On December 30, 2020, the Federal Communications Commission (“FCC”) released a Report and Order (“Order”) that imposed certain new restrictions on nonmarketing prerecorded calls to residential lines. The action was in response to Congress’s mandate in the TRACED Act that the FCC reevaluate certain exemptions the agency previously granted regarding the consent requirements for prerecorded calls under the Telephone Consumer Protection Act (“TCPA”).
The FCC recognized that its rule changes may present implementation challenges for some, so it delayed the effective date of its new rules for six months. The six-month period will commence only after the Office of Management and Budget has approved the rule changes; so as a practical matter these changes are not likely to take effect for several months.
Previously, prerecorded calls to residential lines that were either noncommercial in nature or did not contain marketing were completely exempt from TCPA consent requirements. The Order narrows these exemptions by requiring consent to transmit more than three such prerecorded calls per 30-day period to a residential line. The Order also requires callers to permit call recipients to opt out of such calls through an automated opt out mechanism.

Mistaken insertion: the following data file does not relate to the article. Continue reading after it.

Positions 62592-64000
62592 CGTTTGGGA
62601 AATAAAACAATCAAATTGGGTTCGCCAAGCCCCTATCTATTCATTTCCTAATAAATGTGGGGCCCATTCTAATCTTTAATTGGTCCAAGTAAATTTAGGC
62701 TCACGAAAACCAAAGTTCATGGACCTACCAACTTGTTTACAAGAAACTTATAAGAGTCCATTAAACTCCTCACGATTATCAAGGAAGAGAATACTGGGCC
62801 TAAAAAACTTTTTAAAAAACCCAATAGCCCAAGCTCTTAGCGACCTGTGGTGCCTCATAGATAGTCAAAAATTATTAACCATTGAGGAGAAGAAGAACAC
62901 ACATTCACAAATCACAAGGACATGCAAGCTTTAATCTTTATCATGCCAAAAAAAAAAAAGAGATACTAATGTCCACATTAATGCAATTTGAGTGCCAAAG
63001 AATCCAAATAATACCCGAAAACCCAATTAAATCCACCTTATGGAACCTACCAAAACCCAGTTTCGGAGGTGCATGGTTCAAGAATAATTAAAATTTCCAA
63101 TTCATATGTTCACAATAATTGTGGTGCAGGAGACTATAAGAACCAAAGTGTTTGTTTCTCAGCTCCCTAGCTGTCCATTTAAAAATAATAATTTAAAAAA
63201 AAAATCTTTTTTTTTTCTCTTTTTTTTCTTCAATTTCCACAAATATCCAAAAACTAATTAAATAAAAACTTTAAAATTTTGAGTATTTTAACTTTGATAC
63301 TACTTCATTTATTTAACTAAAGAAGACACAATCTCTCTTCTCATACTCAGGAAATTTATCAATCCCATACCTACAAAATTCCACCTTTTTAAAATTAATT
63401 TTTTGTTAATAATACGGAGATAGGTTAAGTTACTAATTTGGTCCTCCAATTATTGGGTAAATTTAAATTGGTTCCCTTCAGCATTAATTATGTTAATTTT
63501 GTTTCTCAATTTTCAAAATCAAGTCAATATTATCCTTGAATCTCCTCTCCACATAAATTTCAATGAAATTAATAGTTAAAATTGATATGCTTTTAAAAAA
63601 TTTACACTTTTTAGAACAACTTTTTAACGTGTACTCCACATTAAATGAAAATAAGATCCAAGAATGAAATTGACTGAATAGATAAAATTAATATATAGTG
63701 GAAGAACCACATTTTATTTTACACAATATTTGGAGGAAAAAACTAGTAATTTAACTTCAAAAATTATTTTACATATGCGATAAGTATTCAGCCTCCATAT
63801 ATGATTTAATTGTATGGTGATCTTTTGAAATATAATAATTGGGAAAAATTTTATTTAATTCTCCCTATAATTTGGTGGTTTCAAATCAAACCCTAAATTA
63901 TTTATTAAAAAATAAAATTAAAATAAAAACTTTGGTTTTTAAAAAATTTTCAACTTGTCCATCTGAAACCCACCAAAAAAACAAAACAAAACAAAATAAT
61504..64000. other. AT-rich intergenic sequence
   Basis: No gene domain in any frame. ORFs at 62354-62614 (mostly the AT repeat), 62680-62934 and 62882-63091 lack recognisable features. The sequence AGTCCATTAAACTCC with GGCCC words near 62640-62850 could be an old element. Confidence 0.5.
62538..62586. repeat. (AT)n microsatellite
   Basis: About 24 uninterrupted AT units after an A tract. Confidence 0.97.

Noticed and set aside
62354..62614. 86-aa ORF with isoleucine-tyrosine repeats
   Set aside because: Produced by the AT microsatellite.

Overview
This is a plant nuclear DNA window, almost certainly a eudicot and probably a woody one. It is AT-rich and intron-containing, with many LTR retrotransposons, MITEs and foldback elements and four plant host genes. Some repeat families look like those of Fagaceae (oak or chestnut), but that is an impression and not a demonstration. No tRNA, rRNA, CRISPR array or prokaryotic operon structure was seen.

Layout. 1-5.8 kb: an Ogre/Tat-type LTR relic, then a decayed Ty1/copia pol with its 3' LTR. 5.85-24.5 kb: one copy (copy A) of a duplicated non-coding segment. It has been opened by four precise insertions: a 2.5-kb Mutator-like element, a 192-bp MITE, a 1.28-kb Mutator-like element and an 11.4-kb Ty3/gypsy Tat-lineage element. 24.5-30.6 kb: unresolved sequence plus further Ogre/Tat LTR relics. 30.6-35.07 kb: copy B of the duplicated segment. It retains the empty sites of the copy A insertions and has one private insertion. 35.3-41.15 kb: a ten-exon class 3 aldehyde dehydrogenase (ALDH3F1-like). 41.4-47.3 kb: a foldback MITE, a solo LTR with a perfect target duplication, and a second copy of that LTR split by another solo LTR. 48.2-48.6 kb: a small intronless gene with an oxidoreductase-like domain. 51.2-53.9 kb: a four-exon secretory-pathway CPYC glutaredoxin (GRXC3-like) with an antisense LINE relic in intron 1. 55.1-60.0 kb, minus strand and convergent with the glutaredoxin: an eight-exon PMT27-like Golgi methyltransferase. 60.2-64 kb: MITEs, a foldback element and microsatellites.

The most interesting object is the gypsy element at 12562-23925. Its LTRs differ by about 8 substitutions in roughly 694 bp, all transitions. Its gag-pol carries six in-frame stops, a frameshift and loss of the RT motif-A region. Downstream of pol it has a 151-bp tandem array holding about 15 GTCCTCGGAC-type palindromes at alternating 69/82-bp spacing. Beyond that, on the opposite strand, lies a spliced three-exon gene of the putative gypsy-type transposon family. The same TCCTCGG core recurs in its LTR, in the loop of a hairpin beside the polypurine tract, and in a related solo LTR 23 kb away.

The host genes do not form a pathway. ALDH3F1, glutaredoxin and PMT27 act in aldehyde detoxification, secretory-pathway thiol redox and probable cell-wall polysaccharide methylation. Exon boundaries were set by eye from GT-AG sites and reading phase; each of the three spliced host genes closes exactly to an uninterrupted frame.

The Order does not define what “consent” means in this context. Because these are nonmarketing calls by definition, it stands to reason that consent means “prior express consent,” as that term has been construed by the FCC. A group of trade associations recently asked the FCC to confirm this point. The Order also makes certain other conforming changes to its rules governing prerecorded calls to residential numbers.
The Order does not change existing exemptions for calls to wireless numbers, finding that these exemptions already satisfy the TRACED Act’s requirements. Nevertheless, the order codifies these exemptions, which previously were set forth only in FCC declaratory rulings.